Instructor embraces the gift of counseling with faith
By Mike Kilen
GCU News Bureau
Historically, tension separates psychology and religion. But today there is more understanding of the value of integrating faith in mental health counseling, said Dr. Laurie Tone.
“Now it’s encouraged, the blending of this for the enhancement of the whole person. We cannot separate the physical, emotional and spiritual. Each part affects the other,” said Tone, an adjunct counseling instructor in the College of Humanities and Social Sciences at Grand Canyon University.
Spirituality is included in the Diagnostic and Statistical Manual of Mental Disorders cultural formations section.
“Grand Canyon University has been a leader in helping this integrating,” she said, while leading a webinar, “The Integration of Faith in Clinical Counseling Practice,” on June 25.
Studies have shown that faith is important to clients for coping with many problems. But it is often tiptoed around in secular settings. Yet noting spiritual symptoms can be as important as physical and mental, such as a loss of hope or, in religious references, “the dark night of the soul,” Tone said.
Treatment can be helped with Christianity’s focus on the eternal, knowing that “this too shall pass.”
“It can help us through some tough times,” she said.
Many are in those tough times. The COVID-19 pandemic has caused fear, anxiety and isolation.
“Therapists are struggling, and their clients are struggling. We are all in this together,” she said. “But Jesus was a good example. He prayed in solitude. Trust God through this. Even though the world is changing, God does not change.”
She said Jesus was a role model for counselors, more so in relationships than religion. He sat with the oppressed and suffering. He didn’t bring in his own agenda but had grace and compassion and “met people where they were at. … He made things understandable. He didn’t use big, fancy words.”
He asked, “What would you like me to do for you?” and “How can I help?”
“Those are powerful counseling words,” Tone said. “How can we help those who feel like everything feels dead and bring them life?”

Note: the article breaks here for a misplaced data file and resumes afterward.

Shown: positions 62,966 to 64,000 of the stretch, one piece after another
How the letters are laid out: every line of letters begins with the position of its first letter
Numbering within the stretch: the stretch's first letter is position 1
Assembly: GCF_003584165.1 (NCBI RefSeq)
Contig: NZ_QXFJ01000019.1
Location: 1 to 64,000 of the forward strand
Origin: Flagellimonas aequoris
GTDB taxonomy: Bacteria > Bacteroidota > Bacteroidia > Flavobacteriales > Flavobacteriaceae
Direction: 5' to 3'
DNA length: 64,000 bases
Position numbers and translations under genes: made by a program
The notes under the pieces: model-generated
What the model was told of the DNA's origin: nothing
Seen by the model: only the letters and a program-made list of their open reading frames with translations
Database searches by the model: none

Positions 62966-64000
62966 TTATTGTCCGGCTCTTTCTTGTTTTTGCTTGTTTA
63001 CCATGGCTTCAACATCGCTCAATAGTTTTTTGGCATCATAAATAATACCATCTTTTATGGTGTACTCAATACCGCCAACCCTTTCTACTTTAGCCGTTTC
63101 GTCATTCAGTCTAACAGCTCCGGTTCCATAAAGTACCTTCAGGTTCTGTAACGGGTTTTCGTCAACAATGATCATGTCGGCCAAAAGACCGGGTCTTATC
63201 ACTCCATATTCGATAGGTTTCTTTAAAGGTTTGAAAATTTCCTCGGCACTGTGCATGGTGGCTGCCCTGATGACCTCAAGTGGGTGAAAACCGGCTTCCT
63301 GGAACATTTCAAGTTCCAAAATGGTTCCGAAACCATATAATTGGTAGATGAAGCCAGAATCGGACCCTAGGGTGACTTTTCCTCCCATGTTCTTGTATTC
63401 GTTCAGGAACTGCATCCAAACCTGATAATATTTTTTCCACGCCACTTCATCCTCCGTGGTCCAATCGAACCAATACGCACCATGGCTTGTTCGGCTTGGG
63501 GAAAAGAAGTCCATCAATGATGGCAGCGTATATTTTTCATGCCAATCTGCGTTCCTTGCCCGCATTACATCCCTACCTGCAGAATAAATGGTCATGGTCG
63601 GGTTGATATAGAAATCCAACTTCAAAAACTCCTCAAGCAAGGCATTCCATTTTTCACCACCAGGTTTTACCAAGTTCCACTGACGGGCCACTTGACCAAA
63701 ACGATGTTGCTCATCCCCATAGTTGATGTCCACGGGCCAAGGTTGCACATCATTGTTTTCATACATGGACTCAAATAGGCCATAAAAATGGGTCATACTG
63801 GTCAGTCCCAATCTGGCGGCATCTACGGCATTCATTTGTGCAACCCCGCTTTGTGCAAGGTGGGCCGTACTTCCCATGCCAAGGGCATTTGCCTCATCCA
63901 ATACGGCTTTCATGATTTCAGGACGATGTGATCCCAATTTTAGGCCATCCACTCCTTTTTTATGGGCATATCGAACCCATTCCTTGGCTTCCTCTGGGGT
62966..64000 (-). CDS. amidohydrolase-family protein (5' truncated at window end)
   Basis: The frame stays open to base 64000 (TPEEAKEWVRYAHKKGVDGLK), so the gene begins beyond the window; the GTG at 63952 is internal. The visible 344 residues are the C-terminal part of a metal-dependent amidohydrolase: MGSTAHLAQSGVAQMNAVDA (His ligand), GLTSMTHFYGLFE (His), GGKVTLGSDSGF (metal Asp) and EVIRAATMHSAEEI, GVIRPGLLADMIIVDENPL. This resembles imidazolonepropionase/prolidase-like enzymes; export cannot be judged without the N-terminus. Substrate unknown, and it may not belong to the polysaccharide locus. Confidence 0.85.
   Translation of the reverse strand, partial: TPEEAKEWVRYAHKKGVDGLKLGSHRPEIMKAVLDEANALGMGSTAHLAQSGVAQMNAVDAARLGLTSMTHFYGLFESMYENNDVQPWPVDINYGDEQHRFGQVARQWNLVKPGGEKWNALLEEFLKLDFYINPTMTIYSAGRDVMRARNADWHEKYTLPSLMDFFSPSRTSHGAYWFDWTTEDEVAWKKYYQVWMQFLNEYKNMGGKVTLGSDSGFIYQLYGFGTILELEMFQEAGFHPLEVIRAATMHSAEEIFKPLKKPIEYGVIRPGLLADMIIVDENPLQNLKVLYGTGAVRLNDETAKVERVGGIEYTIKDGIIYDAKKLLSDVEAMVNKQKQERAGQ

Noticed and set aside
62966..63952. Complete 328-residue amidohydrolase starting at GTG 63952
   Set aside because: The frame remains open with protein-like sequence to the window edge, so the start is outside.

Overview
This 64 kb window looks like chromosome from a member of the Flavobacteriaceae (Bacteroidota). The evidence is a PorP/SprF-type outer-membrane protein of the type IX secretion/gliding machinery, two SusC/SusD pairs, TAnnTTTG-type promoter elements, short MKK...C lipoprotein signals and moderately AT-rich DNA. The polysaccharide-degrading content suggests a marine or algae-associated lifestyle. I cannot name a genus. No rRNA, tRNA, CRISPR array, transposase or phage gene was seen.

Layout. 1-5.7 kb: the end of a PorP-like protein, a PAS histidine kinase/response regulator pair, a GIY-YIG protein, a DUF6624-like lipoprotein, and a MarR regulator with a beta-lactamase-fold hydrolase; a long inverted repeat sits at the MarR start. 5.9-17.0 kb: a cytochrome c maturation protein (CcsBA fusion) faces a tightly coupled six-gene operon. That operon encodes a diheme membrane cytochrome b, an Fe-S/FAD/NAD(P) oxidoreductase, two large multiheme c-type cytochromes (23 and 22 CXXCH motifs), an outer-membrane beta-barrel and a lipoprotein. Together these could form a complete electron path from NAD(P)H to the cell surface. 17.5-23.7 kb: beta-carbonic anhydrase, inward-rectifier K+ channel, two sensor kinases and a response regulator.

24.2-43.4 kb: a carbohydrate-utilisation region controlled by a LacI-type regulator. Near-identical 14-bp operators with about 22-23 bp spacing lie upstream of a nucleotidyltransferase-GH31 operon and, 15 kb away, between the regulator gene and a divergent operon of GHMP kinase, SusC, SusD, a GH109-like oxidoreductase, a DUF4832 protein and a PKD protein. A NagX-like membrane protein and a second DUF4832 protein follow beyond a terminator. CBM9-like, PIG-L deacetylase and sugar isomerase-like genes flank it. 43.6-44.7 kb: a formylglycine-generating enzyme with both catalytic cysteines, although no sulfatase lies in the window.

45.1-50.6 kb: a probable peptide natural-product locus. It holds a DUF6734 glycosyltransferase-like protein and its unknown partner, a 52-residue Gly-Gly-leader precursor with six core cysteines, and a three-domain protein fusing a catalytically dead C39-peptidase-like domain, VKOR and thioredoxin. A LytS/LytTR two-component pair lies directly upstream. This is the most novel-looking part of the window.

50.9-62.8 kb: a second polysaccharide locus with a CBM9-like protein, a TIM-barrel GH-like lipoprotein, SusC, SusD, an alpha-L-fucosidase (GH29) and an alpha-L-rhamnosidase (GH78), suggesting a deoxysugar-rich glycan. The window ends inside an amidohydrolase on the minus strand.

That hit Jacqueline Webster, Program Manager in CHSS.
“… Listen as Christ did to help guide clients through their reality,” she said. “Both clients and mental health professionals are dealing with the realities of COVID-19, and Dr. Tone did a great job with her discussion of addressing the related fear, anxiety and uncertainty that people are experiencing.”
Counselors can bring their innate beliefs and prayer to sessions and not keep them in the waiting room. But to address faith openly with clients takes an understanding of different religious beliefs and an intake assessment of whether clients are comfortable with religion in their therapy.
Some clients may welcome a discussion of spirituality but it’s not suitable for their therapy because a toxic faith experience can cause them fear, guilt or anxiety, Tone said.
Ethical standards apply here, but the medical credo of “Do no harm,” is instead for Christians “First do good,” she said.
It’s important for therapists not to impose their beliefs on others, but if they are open to it, the hope in the story of restoration and eternity can be part of the larger picture of healing mind, body and spirit.
“All of us desire to have someone understand us,” Tone said, and counselors have the important job of humbly sitting with a client to offer them “the blessing of being heard. I believe God allows us to use that gift and also use all the science we need.”
Grand Canyon University senior writer Mike Kilen can be reached at [email protected] or at 602-639-6764.